John William Tarter
Submitted by: T.J. Cullinane, community historian
John William Tarter born around 1895, John Tarter served in World War 1 with the United States Army . The enlistment was in 1917 and the service was completed in 1919.
Story of Service
John William Tarter was a soldier of the Great War who was felled by to disease rather than German bombs and bullets.
He was born in Hartline, Washington on April 3, 1895 to Joseph Henry Tarter (1862 – 1925) and the former Nancy Ann Epperley (1864 – 1945). Hartline is a small town in Grant County located in central Washington. Tarter had four siblings: Joseph Clinton Tarter, Bonnie B. Tarter Neal (1886 – 1983), Maude D. Tarter Zetty (1890 – 1979), and Lonnie Clinton (1893 – 1966).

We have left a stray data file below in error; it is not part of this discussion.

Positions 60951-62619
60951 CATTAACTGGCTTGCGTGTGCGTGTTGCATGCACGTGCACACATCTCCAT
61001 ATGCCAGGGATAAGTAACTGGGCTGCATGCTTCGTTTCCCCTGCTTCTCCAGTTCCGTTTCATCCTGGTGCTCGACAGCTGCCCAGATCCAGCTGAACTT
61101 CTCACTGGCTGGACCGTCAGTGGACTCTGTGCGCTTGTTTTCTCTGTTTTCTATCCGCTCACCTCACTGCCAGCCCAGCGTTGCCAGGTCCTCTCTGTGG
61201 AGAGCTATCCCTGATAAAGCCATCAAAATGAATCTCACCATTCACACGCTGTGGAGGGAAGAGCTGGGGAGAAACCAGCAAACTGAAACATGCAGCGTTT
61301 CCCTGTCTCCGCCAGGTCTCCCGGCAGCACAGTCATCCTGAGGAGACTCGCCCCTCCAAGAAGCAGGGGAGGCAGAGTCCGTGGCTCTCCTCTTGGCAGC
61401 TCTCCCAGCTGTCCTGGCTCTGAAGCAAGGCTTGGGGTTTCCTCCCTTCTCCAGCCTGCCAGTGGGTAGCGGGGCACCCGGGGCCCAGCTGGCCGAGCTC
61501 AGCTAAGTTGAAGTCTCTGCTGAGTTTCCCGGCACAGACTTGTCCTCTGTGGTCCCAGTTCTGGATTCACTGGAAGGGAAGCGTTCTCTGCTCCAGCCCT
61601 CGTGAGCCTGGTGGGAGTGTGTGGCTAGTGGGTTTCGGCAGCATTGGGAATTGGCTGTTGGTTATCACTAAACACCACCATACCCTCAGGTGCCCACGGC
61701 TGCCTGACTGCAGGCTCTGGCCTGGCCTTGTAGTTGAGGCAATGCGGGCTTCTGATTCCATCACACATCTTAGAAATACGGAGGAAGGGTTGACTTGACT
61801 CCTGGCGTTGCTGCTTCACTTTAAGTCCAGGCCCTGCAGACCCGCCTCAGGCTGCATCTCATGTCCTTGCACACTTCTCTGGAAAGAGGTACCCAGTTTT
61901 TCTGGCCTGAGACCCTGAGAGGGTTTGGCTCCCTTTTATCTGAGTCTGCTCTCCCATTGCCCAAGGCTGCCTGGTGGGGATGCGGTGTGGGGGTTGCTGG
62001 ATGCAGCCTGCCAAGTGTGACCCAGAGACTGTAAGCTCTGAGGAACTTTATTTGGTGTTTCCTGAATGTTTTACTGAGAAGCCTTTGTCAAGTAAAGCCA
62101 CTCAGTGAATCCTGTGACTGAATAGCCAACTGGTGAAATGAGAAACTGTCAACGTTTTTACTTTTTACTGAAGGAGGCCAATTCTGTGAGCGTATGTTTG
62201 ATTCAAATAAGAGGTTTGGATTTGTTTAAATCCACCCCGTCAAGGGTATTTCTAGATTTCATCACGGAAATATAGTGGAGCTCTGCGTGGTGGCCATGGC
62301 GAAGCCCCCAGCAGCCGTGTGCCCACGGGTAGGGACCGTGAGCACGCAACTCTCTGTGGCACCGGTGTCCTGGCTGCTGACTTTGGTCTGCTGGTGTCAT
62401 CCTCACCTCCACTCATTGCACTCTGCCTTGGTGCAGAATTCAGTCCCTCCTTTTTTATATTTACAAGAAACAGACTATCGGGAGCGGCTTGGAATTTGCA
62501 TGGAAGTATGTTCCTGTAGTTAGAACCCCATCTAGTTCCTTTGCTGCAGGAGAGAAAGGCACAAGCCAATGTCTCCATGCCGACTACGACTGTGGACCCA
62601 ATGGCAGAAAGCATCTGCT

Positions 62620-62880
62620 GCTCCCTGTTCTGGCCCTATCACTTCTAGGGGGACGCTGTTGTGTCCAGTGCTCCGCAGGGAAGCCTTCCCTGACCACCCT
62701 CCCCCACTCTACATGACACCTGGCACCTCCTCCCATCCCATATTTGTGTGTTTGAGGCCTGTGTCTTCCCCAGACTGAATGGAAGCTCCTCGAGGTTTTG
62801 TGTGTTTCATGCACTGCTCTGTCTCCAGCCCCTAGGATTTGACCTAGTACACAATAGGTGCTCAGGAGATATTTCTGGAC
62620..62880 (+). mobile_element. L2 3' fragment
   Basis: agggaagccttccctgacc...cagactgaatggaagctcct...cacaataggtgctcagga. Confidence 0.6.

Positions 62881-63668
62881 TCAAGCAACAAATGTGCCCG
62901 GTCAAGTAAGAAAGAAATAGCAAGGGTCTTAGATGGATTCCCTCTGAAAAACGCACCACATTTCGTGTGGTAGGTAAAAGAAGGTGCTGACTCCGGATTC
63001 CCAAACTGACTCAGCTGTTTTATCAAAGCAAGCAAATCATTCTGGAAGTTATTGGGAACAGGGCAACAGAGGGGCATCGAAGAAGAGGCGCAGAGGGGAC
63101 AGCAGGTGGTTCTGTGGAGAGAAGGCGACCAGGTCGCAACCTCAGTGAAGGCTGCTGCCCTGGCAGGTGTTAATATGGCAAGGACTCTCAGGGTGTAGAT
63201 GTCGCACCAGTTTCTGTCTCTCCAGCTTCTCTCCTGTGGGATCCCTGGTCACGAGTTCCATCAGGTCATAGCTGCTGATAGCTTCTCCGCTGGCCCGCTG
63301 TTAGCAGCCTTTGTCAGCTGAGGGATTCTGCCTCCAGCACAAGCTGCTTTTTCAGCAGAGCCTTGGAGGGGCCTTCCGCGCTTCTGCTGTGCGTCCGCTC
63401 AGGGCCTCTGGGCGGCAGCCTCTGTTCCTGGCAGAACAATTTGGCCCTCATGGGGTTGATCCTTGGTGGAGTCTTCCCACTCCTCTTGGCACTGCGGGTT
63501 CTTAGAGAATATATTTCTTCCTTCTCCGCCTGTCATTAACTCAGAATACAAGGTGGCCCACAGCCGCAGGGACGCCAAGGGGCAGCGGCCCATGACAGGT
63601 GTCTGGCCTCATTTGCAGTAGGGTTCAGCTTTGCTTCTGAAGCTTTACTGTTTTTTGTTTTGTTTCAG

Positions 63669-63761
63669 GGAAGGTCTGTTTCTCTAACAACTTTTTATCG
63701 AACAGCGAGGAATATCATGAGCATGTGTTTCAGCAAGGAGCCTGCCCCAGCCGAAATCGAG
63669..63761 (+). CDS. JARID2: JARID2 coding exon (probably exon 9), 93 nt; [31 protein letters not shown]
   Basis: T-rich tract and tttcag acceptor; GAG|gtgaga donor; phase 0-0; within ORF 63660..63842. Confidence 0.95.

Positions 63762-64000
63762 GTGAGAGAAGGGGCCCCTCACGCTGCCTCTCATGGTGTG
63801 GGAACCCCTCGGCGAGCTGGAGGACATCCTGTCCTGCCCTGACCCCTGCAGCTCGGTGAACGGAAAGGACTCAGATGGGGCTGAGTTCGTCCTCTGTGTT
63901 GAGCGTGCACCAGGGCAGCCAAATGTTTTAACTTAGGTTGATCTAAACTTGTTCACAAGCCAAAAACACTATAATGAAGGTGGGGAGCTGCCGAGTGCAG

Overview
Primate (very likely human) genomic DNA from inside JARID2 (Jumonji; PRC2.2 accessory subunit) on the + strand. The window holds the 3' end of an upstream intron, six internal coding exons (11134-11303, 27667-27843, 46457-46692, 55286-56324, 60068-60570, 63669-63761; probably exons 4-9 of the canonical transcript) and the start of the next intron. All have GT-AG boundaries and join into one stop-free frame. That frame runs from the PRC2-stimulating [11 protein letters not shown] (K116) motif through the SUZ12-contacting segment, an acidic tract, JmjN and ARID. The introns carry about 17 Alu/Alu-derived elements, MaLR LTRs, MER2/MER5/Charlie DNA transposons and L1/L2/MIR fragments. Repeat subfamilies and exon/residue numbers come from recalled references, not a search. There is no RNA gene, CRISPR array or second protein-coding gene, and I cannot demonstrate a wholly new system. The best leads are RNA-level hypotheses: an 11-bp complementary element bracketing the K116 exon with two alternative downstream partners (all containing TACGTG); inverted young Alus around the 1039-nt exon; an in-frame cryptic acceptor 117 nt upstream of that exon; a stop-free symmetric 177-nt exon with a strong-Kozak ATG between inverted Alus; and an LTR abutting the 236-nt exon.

From John’s draft registration card, we learn that was tall with a medium build and had blue eyes and dark brown hair. When the United States entered the war in 1917, John was employed as a miner with the Federal Mining and Smelting Company in neighboring Shoshone County, Idaho.
At some point in 1917, John journeyed back home and enlisted in the Washington National Guard. He was given serial number 76284 and assigned to Company H of the 2nd Infantry Regiment. The insignia for this unit can be seen on the collar disc affixed to John’s uniform in his Army photo. John’s unit was called into federal service on March 25, 1917. In a series of consolidations carried out by the War Department, John’s unit was combined with elements of the 3rd Infantry Regiment belonging to the District of Columbia National Guard. The new unit was re-flagged as the 161st Infantry Regiment and assigned to the 41st Infantry Division.